"Transport of Nano-Sized Zero-Valent Iron Particles in an Aquifer"Background:
Recently a new technique in groundwater remediation is getting more attention. Instead of the more common pump and treat or PRB treatments, this technique is all about injecting remediation particles directly in the contaminated zone. Often, nano-sized zero-valent iron particles (NZVI-particles) are used for injection.
This thesis determines hydrogeologic characteristics that play a role in the spread of (NZVI-particles) when injected into a confined aquifer by conducting a tracer test and a Darcy Experiment in an artificial, confined aquifer. Furthermore, it shows the contemporary state of development of a measurement technique designed to monitor the spread of those particles by comparing two versions of inductive iron detectors (iFeD’s). Finally, NZVI particles will be injected into the artificial confined aquifer and the actual spread of the injected iron is measured by carrying out a chemical analysis.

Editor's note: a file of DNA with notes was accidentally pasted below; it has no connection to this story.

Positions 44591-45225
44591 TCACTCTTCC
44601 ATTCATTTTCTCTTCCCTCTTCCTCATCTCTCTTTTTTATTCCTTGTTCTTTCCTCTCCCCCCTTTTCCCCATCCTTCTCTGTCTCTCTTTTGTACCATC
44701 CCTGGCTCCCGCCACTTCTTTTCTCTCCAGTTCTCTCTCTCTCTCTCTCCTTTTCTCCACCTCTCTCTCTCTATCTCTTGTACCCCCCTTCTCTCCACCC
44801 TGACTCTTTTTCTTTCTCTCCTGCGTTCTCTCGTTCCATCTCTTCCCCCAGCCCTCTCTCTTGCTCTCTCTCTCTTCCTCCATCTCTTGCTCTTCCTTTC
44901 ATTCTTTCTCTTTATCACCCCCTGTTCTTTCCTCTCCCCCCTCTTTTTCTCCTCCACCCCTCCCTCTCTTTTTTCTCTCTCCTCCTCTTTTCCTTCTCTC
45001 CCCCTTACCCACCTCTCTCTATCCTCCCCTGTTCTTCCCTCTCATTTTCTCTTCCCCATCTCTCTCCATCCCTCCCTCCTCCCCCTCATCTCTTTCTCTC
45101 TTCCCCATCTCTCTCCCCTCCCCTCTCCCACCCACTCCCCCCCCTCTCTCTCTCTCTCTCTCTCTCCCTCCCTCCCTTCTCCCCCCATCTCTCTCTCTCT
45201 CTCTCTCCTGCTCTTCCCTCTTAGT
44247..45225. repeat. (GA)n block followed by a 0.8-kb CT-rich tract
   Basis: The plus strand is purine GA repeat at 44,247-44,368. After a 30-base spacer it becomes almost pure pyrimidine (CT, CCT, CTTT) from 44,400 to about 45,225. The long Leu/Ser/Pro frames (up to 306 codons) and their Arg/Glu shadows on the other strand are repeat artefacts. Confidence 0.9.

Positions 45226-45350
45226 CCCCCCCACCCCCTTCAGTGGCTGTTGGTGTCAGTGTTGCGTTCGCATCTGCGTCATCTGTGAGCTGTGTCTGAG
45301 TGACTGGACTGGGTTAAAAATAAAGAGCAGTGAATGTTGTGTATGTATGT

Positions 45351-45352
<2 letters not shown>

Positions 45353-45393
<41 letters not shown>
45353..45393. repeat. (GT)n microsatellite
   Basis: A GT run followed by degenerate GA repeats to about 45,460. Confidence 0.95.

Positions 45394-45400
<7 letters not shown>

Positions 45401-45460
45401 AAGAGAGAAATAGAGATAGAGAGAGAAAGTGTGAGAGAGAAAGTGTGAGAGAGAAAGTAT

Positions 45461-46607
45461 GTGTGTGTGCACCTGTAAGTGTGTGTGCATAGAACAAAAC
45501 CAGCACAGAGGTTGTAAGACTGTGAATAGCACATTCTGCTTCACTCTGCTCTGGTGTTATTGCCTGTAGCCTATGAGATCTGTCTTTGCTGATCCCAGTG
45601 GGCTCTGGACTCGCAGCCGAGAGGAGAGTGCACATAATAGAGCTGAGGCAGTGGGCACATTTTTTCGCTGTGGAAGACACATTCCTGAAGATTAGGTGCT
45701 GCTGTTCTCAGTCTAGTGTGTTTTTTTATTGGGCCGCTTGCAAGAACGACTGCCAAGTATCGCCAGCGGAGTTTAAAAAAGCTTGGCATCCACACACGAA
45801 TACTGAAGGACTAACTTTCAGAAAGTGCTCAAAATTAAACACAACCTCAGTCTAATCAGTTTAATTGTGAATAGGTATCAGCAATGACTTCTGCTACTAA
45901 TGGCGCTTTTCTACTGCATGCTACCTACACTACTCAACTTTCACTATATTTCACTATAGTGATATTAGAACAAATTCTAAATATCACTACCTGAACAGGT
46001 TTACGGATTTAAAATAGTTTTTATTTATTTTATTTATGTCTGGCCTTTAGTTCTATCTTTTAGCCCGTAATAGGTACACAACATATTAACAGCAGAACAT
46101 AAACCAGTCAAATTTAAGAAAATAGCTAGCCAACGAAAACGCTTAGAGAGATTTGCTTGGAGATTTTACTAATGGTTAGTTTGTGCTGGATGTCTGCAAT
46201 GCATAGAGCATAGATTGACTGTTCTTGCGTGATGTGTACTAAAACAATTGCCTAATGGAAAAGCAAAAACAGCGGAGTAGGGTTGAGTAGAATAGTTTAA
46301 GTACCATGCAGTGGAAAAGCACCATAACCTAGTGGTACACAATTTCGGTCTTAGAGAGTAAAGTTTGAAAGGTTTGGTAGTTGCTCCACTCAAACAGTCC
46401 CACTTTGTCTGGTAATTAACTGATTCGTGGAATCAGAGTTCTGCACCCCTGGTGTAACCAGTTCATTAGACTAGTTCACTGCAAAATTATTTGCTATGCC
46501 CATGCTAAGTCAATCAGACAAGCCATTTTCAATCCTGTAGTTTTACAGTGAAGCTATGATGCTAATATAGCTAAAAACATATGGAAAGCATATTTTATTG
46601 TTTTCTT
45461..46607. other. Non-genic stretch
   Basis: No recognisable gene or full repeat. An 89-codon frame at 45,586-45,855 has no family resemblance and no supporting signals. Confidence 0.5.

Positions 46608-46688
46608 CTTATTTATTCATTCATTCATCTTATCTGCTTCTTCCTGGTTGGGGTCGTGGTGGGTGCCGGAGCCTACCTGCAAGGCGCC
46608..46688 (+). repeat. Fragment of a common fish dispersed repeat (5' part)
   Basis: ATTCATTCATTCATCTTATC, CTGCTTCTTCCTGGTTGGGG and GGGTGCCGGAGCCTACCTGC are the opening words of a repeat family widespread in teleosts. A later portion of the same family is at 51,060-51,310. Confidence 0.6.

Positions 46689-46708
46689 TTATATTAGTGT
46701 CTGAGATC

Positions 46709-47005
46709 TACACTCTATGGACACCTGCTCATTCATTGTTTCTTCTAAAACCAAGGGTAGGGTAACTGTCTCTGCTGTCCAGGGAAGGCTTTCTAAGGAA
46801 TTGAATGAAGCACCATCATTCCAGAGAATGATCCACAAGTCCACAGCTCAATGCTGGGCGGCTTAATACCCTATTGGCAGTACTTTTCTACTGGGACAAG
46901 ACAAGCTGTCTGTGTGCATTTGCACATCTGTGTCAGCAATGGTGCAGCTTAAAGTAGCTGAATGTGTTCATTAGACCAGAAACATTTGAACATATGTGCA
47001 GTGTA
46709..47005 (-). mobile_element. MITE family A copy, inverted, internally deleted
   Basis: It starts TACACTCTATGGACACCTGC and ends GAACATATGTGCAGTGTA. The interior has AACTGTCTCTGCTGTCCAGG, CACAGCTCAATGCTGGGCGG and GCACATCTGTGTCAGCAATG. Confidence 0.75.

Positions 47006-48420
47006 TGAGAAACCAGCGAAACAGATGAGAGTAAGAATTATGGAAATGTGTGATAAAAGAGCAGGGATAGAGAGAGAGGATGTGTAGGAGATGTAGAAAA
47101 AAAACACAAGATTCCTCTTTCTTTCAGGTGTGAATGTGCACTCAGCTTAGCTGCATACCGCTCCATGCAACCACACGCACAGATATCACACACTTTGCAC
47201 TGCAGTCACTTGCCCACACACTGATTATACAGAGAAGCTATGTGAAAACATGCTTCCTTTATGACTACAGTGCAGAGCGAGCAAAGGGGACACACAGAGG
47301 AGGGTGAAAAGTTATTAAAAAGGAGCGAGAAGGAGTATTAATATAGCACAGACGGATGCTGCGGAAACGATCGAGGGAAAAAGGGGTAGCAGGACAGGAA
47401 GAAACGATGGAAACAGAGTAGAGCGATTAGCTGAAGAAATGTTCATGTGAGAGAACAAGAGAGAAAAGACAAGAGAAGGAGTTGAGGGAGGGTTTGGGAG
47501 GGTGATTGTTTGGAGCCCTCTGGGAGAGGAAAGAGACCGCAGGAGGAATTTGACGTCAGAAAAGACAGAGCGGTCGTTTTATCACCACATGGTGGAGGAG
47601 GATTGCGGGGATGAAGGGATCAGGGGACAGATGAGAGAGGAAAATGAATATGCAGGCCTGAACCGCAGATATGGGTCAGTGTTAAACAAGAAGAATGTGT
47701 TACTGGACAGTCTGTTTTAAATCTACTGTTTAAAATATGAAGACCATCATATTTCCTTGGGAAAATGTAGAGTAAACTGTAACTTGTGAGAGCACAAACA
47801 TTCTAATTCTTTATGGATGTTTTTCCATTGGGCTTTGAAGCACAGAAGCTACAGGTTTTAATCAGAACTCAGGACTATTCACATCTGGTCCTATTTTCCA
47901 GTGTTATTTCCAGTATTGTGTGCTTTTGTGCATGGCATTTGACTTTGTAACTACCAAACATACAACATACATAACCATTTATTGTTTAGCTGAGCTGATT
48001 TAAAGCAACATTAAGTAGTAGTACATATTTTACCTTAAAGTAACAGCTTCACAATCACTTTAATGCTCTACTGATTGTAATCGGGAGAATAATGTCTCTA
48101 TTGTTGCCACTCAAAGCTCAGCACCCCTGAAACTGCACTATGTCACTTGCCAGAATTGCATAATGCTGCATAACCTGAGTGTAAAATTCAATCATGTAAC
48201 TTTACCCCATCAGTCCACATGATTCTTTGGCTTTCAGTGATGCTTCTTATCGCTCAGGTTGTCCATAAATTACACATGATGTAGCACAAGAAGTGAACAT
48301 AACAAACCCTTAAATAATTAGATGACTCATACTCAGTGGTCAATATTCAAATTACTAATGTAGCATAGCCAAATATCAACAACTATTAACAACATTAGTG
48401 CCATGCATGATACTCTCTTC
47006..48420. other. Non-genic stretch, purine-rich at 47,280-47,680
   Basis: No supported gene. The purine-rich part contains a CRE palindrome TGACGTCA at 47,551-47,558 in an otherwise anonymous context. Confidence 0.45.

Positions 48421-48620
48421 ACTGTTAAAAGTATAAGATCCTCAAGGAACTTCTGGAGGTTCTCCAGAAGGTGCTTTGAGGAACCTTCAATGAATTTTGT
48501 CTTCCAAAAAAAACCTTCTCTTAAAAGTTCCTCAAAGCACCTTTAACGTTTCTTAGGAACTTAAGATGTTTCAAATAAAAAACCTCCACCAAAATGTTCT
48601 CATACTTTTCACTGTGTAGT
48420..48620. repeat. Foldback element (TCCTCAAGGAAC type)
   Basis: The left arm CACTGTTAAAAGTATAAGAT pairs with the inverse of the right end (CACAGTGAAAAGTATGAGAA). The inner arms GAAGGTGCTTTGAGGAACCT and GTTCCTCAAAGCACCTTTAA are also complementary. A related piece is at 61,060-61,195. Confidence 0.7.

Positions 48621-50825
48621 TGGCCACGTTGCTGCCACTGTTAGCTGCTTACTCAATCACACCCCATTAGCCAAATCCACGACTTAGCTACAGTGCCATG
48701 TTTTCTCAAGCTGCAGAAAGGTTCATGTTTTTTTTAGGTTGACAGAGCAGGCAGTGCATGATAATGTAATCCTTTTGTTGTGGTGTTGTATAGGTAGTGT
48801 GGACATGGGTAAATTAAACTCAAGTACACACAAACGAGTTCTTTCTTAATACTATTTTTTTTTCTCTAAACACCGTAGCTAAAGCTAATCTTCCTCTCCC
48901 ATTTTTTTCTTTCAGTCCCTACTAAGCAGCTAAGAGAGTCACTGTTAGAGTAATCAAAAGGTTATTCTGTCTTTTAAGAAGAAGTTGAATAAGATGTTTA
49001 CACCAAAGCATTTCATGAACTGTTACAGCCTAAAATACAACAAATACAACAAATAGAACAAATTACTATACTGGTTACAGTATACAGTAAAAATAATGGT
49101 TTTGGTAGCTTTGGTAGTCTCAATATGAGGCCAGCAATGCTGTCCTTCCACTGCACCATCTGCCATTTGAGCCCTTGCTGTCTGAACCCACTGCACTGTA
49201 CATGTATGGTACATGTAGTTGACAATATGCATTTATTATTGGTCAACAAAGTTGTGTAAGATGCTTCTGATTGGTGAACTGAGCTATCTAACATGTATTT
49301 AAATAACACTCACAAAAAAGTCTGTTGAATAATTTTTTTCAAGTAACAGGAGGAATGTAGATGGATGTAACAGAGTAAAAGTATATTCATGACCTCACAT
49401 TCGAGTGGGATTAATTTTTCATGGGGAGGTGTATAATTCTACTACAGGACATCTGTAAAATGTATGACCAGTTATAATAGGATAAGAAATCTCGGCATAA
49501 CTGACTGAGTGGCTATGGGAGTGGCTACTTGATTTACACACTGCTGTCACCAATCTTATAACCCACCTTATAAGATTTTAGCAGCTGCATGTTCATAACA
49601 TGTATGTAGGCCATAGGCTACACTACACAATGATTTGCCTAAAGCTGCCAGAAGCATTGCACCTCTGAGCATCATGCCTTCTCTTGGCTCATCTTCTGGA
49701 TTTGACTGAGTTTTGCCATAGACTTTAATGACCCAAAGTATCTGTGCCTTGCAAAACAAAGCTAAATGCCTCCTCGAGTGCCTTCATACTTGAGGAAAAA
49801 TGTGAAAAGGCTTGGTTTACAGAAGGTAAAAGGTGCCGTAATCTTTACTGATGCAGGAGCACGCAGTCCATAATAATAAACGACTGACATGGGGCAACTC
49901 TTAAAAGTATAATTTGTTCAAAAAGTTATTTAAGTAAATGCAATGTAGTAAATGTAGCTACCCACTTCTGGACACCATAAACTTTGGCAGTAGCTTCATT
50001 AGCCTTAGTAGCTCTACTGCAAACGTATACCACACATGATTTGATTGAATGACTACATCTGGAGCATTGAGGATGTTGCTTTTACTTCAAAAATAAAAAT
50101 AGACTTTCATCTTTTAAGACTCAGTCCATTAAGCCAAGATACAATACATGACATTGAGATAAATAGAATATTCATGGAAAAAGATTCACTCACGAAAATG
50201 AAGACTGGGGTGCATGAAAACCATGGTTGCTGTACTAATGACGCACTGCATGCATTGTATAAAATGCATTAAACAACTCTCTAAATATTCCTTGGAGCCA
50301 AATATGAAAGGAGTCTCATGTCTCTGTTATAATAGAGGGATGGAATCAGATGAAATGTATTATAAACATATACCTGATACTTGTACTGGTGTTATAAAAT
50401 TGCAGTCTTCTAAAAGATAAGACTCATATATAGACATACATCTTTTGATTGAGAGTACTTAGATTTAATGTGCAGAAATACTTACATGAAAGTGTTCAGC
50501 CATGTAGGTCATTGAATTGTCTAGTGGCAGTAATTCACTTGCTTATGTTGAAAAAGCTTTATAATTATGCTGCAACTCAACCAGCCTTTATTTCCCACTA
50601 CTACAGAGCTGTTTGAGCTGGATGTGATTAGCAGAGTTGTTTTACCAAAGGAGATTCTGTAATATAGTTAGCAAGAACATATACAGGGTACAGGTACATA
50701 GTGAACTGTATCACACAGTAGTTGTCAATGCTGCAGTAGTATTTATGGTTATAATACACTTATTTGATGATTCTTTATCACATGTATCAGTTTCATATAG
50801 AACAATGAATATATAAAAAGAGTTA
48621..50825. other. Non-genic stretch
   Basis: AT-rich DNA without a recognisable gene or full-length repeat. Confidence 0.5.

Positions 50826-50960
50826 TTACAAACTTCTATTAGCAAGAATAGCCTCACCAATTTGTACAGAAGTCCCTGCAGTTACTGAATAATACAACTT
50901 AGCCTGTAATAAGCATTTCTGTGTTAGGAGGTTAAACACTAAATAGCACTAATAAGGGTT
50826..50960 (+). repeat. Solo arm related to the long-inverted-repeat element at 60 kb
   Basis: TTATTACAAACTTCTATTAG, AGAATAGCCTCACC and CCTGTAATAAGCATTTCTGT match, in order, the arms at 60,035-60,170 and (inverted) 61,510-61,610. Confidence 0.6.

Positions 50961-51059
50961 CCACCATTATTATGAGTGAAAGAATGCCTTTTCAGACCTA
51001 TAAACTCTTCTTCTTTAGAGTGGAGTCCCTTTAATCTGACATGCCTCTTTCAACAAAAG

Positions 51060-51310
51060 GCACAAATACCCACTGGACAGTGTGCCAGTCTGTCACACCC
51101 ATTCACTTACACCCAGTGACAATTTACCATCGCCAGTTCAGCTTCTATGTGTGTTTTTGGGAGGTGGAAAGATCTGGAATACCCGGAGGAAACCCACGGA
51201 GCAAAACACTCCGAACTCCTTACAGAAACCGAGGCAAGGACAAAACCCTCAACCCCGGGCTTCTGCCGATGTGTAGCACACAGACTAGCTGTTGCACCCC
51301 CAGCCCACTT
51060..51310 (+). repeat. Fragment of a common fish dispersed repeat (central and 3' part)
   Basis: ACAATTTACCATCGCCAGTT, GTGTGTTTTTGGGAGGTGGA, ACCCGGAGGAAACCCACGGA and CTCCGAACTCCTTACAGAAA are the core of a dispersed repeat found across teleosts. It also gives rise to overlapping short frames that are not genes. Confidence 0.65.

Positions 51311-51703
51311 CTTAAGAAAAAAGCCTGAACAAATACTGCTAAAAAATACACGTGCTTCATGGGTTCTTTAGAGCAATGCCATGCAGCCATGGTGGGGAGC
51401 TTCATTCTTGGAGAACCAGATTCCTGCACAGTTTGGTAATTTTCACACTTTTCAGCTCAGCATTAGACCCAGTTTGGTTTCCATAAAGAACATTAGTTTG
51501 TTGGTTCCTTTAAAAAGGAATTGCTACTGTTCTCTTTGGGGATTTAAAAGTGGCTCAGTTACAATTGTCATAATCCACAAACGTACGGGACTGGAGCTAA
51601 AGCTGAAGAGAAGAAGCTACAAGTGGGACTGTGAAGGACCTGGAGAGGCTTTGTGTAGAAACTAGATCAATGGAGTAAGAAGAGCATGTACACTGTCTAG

All calculated parameters for the artificial aquifer fall within field range. The tracer test yielded sufficient data for this, but improvement of the methods of this experiment are needed. From the two tested iFeD’s a significant improvement was seen in the newest version, making it ready for implementation on field scale if the temperature dependency is solved. The iron injection was a success and the chemical analysis returned very plausible values compared to previous experiments.